What was billed as an American mission to shore up the defense of Eastern Europe against Russian aggression may lead to a deal to resolve the West's standoff with Moscow
There is no formal peace summit in Europe this week, no roundtable discussion to hash out an accord over the ongoing conflict in Ukraine. But when the leaders of Russia, Ukraine, the U.S. and the European powers wind up in the same place on Friday—officially, to mark the 70th anniversary of the D-Day invasion that turned the tide in World War II—there will be a lot of backroom diplomacy going on.
So far the choreographer of the informal talks appears to be French President Francois Hollande. As the host of Friday’s commemoration ceremony in Normandy, he is in charge of choosing the guest list, and his invitation to Ukraine’s President-elect Petro Poroshenko was announced on May 28, three days after Poroshenko won his country’s presidential race. After spending nearly two days this week with President Obama and a host of Eastern European leaders in the Polish capital, Poroshenko confirmed that he would be traveling on to Normandy for the June 6 event.
A source close to his delegation tells TIME that, on the way to France, Poroshenko will make a brief stop in Germany, where the Energy Ministers of Ukraine and Russia have been in marathon talks for days over the price Ukraine pays for Russian natural gas. That has been a major sticking point in their relations, as Russia has jacked up gas prices to put pressure on Ukraine’s economy, eating up a large slice of the emergency aid that Kiev has been getting from the West.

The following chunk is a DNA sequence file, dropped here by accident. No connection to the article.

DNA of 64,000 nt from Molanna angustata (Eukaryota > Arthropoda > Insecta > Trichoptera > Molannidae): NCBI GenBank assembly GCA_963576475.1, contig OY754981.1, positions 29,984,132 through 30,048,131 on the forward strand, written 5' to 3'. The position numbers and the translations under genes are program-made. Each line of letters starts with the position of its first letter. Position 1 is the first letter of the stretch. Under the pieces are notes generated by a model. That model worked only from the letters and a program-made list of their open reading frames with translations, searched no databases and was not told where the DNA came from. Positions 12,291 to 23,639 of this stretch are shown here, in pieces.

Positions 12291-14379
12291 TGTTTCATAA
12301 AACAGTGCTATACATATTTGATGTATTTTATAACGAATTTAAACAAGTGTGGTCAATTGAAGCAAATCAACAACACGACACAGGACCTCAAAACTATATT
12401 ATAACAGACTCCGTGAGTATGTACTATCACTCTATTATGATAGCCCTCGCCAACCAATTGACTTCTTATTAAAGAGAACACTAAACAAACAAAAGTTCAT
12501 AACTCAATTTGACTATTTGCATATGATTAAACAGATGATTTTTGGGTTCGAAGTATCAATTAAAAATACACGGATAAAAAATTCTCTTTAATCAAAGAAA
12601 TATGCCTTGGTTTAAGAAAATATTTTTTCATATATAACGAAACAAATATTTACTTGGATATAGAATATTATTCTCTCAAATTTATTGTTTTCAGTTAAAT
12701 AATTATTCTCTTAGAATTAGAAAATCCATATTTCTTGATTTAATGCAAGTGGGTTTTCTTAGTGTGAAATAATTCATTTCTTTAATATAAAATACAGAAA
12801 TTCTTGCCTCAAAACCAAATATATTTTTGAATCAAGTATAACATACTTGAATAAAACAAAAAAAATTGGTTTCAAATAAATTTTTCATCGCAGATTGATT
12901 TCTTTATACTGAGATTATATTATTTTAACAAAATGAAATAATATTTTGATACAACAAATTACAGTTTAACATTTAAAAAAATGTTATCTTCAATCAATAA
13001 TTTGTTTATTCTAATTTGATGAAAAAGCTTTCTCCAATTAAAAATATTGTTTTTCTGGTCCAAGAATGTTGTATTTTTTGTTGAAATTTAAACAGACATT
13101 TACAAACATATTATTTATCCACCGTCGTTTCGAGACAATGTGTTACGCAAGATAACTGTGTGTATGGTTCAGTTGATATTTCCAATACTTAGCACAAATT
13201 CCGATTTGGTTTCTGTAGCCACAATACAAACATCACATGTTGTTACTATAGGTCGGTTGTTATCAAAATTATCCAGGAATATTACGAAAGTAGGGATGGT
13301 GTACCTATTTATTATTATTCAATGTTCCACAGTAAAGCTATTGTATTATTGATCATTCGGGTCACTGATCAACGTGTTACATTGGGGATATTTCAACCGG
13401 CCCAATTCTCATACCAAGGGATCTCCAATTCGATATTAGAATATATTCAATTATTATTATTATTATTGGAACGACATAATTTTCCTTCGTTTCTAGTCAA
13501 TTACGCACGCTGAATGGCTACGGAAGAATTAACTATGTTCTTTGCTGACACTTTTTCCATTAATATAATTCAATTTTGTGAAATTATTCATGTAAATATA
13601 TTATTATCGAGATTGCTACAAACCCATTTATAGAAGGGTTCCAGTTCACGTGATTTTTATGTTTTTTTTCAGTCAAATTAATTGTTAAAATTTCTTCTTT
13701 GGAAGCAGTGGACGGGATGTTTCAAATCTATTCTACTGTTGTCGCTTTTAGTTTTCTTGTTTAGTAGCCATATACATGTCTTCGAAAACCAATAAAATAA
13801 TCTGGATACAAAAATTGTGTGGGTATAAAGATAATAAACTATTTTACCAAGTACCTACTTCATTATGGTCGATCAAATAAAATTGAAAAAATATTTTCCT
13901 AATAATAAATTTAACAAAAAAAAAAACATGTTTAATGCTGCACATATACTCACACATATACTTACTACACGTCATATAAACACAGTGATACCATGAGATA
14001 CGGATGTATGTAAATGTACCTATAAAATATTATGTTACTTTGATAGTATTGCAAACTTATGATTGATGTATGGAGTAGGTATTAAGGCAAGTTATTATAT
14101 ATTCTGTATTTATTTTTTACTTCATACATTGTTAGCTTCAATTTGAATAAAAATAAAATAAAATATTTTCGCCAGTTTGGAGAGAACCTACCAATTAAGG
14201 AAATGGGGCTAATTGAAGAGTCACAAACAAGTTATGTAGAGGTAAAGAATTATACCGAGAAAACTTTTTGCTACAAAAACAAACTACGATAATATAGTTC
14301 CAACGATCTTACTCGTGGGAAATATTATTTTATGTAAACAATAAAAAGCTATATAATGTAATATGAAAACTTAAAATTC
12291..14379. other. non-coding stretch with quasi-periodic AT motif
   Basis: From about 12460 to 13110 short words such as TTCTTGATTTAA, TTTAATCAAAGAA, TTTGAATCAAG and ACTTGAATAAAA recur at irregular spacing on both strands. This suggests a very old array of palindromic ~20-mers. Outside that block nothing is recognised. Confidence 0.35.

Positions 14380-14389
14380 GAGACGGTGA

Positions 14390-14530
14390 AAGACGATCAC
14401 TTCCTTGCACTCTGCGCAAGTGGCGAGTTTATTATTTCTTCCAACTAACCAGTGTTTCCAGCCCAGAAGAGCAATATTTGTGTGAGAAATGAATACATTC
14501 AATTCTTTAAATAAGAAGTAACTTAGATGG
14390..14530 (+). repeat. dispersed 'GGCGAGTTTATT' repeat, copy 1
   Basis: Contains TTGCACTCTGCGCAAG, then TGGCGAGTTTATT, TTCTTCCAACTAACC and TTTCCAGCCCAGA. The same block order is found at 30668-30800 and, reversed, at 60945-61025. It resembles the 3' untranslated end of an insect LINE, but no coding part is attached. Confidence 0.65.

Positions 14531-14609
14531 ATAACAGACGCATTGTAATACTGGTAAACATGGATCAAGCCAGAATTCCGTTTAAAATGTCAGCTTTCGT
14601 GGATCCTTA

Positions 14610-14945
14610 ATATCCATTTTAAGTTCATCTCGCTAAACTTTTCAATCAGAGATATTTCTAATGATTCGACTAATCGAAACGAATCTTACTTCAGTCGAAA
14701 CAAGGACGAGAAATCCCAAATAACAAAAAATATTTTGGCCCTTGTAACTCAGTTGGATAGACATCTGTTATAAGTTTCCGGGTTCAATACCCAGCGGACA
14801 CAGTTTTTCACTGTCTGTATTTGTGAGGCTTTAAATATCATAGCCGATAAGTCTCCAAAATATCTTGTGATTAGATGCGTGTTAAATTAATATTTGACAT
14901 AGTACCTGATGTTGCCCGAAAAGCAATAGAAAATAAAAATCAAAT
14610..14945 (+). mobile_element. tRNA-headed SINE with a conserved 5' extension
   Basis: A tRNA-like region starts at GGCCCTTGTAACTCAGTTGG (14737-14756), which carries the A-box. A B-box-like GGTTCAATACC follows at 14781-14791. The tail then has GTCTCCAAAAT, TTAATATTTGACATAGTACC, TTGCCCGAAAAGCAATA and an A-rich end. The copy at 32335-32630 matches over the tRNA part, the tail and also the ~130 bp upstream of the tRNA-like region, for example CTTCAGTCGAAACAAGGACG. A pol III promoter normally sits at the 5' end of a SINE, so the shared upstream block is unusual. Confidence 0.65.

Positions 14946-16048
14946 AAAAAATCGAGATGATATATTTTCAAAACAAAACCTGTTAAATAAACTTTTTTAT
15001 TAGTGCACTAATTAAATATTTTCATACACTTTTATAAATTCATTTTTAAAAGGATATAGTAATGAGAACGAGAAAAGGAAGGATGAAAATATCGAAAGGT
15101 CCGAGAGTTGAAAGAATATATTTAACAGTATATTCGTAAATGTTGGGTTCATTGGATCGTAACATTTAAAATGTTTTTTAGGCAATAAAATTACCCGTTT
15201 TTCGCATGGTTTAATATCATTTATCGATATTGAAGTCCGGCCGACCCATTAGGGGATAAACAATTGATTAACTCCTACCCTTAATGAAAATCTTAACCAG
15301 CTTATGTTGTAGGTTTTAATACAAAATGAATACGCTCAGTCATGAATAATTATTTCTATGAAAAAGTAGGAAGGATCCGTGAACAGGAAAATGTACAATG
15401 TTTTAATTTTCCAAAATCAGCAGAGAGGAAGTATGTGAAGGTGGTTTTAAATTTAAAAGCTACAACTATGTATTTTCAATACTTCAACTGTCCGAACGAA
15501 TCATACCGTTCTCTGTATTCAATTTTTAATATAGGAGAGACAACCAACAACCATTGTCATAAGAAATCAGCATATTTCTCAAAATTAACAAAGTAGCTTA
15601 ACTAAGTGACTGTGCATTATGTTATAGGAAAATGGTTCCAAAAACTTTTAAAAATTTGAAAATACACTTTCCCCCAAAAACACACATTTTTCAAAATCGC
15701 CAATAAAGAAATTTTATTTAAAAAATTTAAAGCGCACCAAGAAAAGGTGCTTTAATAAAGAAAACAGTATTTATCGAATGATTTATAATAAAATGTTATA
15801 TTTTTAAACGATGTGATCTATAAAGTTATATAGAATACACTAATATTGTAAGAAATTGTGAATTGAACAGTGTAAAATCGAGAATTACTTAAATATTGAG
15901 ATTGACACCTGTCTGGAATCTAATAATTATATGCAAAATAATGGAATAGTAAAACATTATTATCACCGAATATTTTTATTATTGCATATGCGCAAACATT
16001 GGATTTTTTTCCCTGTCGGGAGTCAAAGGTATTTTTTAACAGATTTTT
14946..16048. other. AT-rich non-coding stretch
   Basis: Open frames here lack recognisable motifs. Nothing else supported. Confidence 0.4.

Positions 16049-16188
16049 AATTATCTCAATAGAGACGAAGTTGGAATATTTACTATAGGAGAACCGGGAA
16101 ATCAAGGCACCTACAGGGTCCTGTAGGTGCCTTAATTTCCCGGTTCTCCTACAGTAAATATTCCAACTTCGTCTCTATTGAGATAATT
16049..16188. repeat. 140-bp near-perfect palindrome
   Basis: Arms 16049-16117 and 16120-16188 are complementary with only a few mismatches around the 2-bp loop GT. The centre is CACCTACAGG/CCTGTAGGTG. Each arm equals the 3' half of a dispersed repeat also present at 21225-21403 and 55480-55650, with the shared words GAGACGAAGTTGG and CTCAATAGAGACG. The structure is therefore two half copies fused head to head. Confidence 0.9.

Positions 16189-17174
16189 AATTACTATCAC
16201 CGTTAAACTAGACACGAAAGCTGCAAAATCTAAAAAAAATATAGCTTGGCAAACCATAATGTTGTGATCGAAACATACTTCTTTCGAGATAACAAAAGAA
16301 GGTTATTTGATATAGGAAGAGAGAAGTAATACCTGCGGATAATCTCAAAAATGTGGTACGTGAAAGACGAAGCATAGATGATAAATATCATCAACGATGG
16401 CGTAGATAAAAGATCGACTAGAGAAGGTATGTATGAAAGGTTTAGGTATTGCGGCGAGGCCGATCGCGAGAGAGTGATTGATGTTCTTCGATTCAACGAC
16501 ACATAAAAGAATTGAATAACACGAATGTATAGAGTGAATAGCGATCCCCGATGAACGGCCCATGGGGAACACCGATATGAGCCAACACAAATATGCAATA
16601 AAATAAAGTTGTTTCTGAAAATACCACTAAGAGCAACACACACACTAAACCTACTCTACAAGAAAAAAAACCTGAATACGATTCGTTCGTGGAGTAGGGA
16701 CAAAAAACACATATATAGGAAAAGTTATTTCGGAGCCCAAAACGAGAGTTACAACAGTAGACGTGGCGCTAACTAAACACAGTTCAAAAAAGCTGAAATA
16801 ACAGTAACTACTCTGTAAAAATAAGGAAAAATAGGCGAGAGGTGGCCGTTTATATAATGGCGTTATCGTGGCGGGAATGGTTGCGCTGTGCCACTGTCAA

But Poroshenko has been coy on the issue of whether he would meet with his Russian counterpart, Vladimir Putin, in Normandy this week. “As things stand now, a meeting between me and Putin is not envisaged, but I do not rule out that it could take place in one format or another,” he told reporters on Wednesday after talks with Obama in Warsaw.
That is the same line the White House gave when asked whether Obama would meet with Putin in Normandy. In laying out the program for Obama’s trip to Europe this week, the U.S. President’s Deputy National Security Adviser Ben Rhodes would not even say whether the two leaders would shake hands, and he insisted there was no plan for a formal meeting.
But on the sidelines of the D-Day commemorations, Putin will meet with German Chancellor Angela Merkel and British Prime Minister David Cameron, both of whom have been urging Putin to “de-escalate” the conflict in Ukraine to avoid further Western sanctions against Russia. The night before the Normandy events, Putin will also meet with Hollande, within hours of a scheduled meeting between Obama and the French leader that same evening.
“This series of bilateral meetings and multilateral meetings this week offers an opportunity to agree upon a broad outline of a compromise solution,” says Simon Saradzhyan, an expert on Russia at Harvard University’s Belfer Center. “Sooner or later, the sides will have to make a deal because Ukraine cannot live with a hostile Russia, as the latter has enormous economic and other leverage, which the West is not willing to match.”